Now all this is not to say that we shouldn’t be concerned about what we eat.  But it is to say that nutrition is a very complicated science.  And that while we let the scientists duke it out about exactly how many milligrams of this and percentages of that we should consume, maybe we should simply focus on what foods feel good in our bodies and what tastes delicious.  I believe our bodies have wisdom, and that we benefit when we learn to listen to what our bodies have to tell us.  It may be hard to hear our “smarty-pants inner-selves” amongst all the screaming about “vitamin this” and “mineral that”.  But I for one, plan to make the effort.  Oh, and would you please pass the salt?

Love,

The Fat Chick

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Mindful Eating

mindfuleatingA friend of mine had the above picture in her facebook feed this morning and it got me thinking about mindful eating.  I gave it some thought, and I guess I’m of two minds when it comes to mindful eating.  There are many different definitions of eating mindfully.  From making sure that what you put on your plate is exactly what you crave, to setting the table with candles and linens and enjoying every bite, to eating alone and in silence to tune in to every morsel to putting your fork down between every bite to slow down the eating process.

On the one hand, I think there are some good ideas here.  I think it’s important to eat food that tastes delicious to you.  I think it’s a great idea to focus on enjoyment when you are eating and allow your body to extract pleasure from your food as well as nutrients.  I think I enjoy my food more when I am not eating in front of the television.  And I think I deserve wonderful meals with candlelight and tablecloths and even fresh flowers. In general, I think food tastes better when I am hungry and less wonderful when I am already full.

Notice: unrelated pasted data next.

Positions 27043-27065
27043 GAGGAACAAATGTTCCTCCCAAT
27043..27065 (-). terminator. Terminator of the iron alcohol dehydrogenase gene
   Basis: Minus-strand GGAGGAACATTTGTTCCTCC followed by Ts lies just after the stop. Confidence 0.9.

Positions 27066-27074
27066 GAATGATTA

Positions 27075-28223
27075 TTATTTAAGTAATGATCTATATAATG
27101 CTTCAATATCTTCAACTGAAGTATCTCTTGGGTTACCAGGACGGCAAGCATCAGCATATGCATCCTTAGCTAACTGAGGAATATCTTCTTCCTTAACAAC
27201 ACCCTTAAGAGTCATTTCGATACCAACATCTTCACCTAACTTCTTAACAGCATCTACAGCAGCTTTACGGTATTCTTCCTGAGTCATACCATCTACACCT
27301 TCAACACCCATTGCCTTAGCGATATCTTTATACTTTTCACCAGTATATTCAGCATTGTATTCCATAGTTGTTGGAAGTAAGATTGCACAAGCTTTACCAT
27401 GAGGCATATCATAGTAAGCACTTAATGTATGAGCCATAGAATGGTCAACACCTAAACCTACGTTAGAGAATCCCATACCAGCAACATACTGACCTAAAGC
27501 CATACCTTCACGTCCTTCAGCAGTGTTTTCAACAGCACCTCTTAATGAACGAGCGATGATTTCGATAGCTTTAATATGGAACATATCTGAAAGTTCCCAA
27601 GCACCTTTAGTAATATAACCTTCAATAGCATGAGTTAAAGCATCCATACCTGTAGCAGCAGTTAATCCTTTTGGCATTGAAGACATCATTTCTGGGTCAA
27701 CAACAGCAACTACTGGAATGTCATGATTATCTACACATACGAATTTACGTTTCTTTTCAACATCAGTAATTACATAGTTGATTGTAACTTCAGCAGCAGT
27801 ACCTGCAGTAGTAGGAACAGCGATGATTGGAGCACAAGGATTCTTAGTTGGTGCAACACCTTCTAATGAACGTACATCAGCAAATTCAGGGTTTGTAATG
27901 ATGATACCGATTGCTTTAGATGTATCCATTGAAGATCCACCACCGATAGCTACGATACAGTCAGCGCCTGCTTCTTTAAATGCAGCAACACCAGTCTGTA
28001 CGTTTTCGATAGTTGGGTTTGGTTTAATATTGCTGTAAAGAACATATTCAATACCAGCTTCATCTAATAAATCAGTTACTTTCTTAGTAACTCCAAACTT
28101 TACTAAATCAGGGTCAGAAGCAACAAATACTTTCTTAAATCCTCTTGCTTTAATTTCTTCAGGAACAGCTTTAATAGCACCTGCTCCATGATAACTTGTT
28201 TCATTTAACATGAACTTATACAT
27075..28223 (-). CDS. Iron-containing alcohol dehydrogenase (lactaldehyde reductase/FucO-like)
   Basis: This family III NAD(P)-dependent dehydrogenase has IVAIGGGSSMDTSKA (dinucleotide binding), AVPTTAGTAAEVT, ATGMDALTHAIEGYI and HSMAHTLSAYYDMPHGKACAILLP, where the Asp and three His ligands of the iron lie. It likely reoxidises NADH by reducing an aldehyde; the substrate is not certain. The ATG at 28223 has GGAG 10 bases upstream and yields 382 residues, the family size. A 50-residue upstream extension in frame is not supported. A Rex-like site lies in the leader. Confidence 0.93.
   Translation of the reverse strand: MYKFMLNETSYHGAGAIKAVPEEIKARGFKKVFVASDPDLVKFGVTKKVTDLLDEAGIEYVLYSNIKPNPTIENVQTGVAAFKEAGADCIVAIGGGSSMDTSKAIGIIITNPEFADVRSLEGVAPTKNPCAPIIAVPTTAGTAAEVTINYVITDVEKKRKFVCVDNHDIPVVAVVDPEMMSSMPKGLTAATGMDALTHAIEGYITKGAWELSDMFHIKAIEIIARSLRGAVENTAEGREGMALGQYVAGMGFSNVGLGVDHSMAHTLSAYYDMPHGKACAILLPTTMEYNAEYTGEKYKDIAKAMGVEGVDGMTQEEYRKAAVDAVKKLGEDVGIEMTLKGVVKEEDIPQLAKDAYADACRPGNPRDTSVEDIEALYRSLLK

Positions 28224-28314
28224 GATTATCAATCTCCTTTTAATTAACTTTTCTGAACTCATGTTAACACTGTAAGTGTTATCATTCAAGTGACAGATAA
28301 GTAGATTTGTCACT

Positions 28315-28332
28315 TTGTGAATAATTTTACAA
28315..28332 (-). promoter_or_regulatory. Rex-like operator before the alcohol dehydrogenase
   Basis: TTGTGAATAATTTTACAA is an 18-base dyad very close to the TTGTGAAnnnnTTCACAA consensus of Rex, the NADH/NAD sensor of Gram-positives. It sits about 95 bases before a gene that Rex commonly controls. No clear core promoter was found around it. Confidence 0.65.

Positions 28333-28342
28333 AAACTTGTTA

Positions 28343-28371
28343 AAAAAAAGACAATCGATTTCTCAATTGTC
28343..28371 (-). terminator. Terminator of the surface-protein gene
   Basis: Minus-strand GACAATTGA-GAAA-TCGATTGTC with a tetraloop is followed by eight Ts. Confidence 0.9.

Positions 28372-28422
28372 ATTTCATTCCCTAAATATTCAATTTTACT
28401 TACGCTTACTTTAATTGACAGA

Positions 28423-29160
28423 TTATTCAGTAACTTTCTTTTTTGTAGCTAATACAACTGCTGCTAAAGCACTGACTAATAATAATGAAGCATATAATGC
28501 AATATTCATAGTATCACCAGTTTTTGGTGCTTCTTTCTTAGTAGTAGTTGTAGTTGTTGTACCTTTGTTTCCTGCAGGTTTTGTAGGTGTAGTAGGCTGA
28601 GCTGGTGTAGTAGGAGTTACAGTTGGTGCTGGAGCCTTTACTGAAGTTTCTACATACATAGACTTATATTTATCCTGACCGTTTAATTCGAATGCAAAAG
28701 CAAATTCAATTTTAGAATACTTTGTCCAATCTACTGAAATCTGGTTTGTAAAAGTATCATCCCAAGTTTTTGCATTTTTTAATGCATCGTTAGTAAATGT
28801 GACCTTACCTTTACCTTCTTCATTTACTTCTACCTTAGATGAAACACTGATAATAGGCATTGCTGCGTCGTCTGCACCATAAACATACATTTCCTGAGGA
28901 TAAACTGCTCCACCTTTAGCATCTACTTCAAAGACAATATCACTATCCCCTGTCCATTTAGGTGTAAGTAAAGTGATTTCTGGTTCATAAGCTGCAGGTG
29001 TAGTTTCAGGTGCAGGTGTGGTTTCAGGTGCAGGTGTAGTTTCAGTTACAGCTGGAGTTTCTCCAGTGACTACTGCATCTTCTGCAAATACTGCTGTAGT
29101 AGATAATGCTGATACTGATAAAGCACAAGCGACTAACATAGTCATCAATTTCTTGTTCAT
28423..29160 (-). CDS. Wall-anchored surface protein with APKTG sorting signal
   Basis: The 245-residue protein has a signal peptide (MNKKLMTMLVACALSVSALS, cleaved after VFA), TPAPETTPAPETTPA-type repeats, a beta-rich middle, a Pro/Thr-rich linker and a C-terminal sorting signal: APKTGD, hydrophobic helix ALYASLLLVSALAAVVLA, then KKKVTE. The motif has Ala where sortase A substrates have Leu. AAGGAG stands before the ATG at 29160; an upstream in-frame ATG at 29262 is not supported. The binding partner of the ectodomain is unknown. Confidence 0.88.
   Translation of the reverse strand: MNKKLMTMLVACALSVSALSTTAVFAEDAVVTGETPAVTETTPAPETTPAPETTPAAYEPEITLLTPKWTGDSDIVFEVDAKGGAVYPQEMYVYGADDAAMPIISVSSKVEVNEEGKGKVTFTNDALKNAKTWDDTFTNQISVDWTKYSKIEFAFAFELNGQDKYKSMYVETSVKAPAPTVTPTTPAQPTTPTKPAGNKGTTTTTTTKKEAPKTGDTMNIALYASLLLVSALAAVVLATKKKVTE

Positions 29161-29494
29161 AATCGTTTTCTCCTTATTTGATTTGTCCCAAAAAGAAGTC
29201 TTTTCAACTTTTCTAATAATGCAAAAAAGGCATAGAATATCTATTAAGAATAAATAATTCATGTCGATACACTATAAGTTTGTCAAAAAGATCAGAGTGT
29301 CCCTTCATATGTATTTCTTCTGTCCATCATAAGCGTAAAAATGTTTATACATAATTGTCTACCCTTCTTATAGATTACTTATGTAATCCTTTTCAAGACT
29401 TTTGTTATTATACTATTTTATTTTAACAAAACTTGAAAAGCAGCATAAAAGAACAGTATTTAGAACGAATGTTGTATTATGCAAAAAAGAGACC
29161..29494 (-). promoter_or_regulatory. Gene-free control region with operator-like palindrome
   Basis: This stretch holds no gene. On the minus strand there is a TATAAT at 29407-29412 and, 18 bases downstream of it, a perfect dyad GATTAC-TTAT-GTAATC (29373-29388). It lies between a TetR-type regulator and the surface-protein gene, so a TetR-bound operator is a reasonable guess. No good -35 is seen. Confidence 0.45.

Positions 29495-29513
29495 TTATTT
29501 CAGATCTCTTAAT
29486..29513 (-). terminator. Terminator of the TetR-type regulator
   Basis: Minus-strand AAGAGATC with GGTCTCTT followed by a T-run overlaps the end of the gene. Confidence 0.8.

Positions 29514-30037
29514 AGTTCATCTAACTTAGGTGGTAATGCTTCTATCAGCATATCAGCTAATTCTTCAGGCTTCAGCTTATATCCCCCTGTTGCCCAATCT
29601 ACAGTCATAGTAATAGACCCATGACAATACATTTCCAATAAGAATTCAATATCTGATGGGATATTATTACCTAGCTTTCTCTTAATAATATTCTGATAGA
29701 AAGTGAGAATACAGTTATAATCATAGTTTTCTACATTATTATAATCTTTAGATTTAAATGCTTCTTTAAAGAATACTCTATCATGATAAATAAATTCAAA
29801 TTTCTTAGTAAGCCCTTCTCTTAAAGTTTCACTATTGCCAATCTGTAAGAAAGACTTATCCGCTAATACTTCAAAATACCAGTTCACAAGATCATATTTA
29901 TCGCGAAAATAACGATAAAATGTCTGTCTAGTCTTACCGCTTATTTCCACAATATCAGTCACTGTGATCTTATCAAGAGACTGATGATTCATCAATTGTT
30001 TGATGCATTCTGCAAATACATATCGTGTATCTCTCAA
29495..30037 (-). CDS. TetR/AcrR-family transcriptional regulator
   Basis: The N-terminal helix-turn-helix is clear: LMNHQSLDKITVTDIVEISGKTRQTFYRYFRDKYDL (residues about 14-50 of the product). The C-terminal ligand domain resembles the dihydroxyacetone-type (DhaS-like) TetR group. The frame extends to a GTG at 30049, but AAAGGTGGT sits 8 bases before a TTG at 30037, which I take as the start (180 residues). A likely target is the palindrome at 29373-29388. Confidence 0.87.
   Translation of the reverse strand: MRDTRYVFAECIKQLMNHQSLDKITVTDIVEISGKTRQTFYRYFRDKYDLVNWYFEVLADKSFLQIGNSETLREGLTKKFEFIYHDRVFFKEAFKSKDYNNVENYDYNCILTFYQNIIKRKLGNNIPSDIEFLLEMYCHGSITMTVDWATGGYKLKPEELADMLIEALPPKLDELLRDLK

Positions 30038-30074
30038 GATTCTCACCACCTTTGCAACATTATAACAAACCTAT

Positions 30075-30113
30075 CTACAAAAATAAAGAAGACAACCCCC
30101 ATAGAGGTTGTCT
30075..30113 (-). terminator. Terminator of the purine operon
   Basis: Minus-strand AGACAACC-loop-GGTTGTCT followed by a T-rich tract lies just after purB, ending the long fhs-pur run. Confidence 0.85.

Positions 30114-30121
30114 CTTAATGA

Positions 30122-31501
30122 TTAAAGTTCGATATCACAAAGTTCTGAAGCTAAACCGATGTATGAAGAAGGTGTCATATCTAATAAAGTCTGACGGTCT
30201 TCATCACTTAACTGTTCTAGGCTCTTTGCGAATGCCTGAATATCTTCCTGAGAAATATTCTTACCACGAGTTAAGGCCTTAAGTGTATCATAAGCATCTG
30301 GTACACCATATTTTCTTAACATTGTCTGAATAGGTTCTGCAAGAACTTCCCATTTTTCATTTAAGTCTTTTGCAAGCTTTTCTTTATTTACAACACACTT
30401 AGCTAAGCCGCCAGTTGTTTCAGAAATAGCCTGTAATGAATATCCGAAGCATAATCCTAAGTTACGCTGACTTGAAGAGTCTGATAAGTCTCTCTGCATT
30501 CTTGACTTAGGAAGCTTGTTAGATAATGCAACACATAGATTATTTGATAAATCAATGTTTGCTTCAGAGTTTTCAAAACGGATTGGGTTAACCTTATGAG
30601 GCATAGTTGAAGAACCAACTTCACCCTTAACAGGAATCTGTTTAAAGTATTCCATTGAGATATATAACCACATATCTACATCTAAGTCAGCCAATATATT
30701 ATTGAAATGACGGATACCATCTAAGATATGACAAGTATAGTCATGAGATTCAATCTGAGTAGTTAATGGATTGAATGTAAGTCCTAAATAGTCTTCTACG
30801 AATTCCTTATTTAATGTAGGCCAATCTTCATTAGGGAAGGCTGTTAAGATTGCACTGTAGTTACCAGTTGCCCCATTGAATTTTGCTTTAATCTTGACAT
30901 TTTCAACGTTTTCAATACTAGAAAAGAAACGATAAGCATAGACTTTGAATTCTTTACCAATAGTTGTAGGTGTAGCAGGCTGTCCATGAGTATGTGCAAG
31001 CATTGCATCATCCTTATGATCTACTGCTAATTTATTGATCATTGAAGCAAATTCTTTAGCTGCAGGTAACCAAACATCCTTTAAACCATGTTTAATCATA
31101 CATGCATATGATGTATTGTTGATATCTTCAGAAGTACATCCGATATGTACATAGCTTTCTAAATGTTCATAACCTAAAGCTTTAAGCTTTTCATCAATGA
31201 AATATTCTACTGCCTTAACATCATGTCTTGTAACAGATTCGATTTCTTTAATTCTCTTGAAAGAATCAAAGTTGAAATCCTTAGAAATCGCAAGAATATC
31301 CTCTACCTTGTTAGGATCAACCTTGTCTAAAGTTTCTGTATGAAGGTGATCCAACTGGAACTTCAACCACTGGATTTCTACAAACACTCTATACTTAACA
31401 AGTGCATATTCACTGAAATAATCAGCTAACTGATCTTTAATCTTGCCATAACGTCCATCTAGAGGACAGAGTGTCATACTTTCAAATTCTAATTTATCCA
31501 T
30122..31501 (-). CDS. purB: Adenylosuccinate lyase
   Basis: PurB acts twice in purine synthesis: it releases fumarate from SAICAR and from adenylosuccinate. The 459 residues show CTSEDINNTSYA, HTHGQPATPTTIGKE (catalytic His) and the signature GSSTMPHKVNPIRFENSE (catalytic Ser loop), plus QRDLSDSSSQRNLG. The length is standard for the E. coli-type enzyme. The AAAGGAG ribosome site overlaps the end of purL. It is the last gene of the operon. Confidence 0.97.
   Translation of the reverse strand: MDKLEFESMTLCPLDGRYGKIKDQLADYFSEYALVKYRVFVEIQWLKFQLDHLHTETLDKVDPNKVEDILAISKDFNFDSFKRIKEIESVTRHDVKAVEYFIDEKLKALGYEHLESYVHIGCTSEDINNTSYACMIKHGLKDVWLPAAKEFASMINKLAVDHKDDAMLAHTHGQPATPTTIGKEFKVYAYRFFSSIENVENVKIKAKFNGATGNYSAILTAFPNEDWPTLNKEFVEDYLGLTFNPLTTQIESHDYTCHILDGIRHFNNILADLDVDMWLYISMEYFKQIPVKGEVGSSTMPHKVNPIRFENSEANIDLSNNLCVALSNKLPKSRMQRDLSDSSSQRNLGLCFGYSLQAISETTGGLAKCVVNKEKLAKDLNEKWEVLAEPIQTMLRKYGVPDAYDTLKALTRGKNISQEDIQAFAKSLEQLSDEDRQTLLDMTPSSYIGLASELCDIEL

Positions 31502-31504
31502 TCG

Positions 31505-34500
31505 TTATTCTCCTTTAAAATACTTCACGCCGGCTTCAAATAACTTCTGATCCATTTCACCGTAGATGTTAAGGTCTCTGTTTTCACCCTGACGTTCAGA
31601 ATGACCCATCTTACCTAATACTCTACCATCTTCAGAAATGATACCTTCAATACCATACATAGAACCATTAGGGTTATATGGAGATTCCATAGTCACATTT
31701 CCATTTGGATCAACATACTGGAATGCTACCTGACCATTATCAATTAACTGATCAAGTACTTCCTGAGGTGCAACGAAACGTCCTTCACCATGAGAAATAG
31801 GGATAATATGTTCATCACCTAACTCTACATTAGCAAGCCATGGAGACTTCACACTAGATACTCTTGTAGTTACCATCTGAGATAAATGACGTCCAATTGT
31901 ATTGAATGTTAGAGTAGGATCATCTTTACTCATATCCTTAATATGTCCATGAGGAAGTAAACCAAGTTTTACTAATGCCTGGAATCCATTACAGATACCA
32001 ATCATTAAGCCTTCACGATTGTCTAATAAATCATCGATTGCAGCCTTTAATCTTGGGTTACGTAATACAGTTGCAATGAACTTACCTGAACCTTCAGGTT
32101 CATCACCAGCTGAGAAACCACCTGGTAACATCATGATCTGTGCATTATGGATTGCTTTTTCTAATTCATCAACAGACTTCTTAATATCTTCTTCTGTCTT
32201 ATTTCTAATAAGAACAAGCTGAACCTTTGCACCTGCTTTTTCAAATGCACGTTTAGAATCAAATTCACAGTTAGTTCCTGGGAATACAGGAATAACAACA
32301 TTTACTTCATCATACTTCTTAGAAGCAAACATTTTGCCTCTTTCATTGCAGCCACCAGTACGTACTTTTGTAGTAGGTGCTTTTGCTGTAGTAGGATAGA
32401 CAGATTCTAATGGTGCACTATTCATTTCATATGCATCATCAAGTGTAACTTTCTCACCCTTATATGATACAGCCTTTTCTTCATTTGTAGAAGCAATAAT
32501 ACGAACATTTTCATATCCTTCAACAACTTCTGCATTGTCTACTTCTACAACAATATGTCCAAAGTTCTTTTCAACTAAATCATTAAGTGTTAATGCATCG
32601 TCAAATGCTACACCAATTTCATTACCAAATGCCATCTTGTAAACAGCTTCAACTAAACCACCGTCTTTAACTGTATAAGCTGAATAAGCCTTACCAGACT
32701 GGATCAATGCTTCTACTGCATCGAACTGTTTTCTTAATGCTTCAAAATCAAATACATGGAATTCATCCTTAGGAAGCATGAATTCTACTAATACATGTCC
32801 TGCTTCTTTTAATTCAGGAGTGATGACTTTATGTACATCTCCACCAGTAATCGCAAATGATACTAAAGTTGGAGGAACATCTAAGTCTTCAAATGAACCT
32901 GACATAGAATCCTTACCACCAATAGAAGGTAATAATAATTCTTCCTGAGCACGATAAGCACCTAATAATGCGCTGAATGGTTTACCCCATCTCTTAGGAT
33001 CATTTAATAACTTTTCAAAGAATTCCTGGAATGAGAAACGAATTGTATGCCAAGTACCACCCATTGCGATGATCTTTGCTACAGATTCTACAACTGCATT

But I think mindful eating can taste a little bit like dieting when the rules become too rigid.  I think food tastes better when every bite is savored, but putting the fork down between each bite or chewing a prescribed number of times feels like restriction to me.  And sometimes I want to get together with my husband or my extended family or a group of friends and enjoy a meal together.  I think it’s important to enjoy not only the food I’m eating, but also the company I’m with.  And sometimes, I just want to eat a hotdog at a ball game or eat pizza in front of the TV.  And I think in a healthy food life, all of these things should be allowed and savored.

I think I am most in tune with those mindful eating experts who recommend spending some time learning to get in touch with your body if your relationship with food and eating has gotten really out of whack.  If you’ve never really learned to distinguish between when you are starving and stuffed, it makes sense to take some quiet time eating alone to sort that stuff out.  And there’s been a fair amount of work done that points out that distracted eating can often mean that you don’t get as much enjoyment out of food and feel less satisfied.  I believe this is true.  But I also believe that hot dogs taste better at the ball park and chips and salsa taste best at a restaurant with a few great friends and a lot of laughter.

In other words, I think mindful eating is wonderful, helpful and beautiful–in moderation.

I’d love to hear what you think!  Just drop me a note in the comments box.

Love,

The Fat Chick